Surety bonds guarantee the performance or financial obligations of others. A simple definition is that a surety bond is a written agreement that usually provides for monetary compensation in case the principal fails to perform the acts promised.

Most large property and casualty insurance companies have surety departments. In addition, there are some companies for which surety bonds make up all or most of their business.

Surety bonds are issued through surety bond producers, also known as agents and brokers, who are knowledgeable about the surety industry normally. Surety bond producers typically work in agencies that specialize in surety bonds or in insurance agencies that deal in insurance policies and in surety bonds.

There are various types of surety bonds, some deal with business ventures like construction while others are associated with motor vehicles. Some states allow a type of surety bond to be posted instead of a motorist maintaining auto insurance. You may also obtain bone insurance or a surety bond for the title of a vehicle.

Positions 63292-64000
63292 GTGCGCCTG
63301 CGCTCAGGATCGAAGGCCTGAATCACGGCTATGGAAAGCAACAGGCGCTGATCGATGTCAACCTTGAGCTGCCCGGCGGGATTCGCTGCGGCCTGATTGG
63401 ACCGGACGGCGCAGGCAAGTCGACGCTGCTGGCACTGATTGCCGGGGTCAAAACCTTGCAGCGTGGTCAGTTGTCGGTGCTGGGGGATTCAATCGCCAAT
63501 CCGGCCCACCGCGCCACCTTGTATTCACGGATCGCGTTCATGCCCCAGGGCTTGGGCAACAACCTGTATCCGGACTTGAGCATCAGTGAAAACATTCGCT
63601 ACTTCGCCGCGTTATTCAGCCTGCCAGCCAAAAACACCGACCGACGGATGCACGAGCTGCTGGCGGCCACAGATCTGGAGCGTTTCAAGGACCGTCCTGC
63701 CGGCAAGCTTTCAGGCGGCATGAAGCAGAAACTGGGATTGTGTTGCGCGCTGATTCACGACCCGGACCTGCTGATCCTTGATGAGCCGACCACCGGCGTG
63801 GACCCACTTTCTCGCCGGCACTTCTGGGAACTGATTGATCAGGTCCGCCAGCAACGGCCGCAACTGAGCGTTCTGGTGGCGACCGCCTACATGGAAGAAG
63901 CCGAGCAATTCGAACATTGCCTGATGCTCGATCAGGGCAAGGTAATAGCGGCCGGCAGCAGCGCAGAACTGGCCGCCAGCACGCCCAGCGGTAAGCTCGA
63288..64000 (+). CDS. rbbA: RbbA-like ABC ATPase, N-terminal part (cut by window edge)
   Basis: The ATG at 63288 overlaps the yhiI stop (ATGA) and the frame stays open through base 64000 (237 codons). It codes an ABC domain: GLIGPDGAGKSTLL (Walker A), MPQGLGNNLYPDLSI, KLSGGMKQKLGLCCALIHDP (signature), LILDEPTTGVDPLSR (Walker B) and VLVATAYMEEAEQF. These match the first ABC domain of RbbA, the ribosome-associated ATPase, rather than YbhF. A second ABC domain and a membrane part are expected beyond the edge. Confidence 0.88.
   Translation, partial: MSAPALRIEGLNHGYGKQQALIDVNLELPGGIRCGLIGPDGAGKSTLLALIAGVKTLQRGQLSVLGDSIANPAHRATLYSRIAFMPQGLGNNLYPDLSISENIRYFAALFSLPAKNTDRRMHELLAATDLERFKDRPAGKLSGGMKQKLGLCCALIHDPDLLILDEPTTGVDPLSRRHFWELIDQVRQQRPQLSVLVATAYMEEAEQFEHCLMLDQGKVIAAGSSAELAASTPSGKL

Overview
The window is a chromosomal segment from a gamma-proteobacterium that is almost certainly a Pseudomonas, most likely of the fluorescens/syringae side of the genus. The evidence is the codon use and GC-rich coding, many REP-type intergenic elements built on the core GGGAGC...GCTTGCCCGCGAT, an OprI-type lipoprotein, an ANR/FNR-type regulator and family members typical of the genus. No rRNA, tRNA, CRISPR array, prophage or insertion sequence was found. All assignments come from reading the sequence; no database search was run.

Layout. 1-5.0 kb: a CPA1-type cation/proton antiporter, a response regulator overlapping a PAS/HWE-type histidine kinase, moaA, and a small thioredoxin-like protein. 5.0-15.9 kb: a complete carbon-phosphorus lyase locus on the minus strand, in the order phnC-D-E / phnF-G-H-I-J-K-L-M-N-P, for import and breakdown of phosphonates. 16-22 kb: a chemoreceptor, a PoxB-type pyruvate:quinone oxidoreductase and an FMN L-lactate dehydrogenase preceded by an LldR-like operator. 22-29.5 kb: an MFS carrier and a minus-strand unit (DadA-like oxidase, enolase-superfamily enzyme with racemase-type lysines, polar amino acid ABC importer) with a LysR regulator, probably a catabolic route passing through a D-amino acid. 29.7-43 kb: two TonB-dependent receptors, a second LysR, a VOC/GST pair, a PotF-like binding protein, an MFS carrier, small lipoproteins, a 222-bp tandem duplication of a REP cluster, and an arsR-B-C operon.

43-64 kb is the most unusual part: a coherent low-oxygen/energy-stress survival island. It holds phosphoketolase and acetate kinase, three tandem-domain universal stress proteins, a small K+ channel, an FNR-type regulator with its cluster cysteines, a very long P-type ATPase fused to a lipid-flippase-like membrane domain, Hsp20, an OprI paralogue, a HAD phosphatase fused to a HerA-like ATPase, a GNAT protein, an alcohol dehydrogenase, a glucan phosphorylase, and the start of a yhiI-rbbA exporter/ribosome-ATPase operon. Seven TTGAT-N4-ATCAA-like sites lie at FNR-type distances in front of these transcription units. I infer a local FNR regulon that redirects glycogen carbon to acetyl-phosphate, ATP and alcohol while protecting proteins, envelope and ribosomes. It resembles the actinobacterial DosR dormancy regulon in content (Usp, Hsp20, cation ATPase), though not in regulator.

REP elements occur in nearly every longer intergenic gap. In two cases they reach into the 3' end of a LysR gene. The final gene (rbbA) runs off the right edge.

This title bond guarantees to a motor vehicle department that the title to a vehicle is clear, as represented. If there is a claim, someone else has a lien or owns the vehicle, then the DMV will file against the bond. The surety would be required to pay the claim and then seek recovery from you normally.

If you are having trouble finding someone to issue you a surety bond you can contact your state’s insurance regulatory body for consumer help.

— Michelle Megna contributed to this story.


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Contributing Writer

Shivani Gite is a personal finance and insurance writer with a degree in journalism and mass communication. She is passionate about making insurance topics easy to understand for people and helping them make better financial decisions. When not writing, you can find her reading a book or watching anime.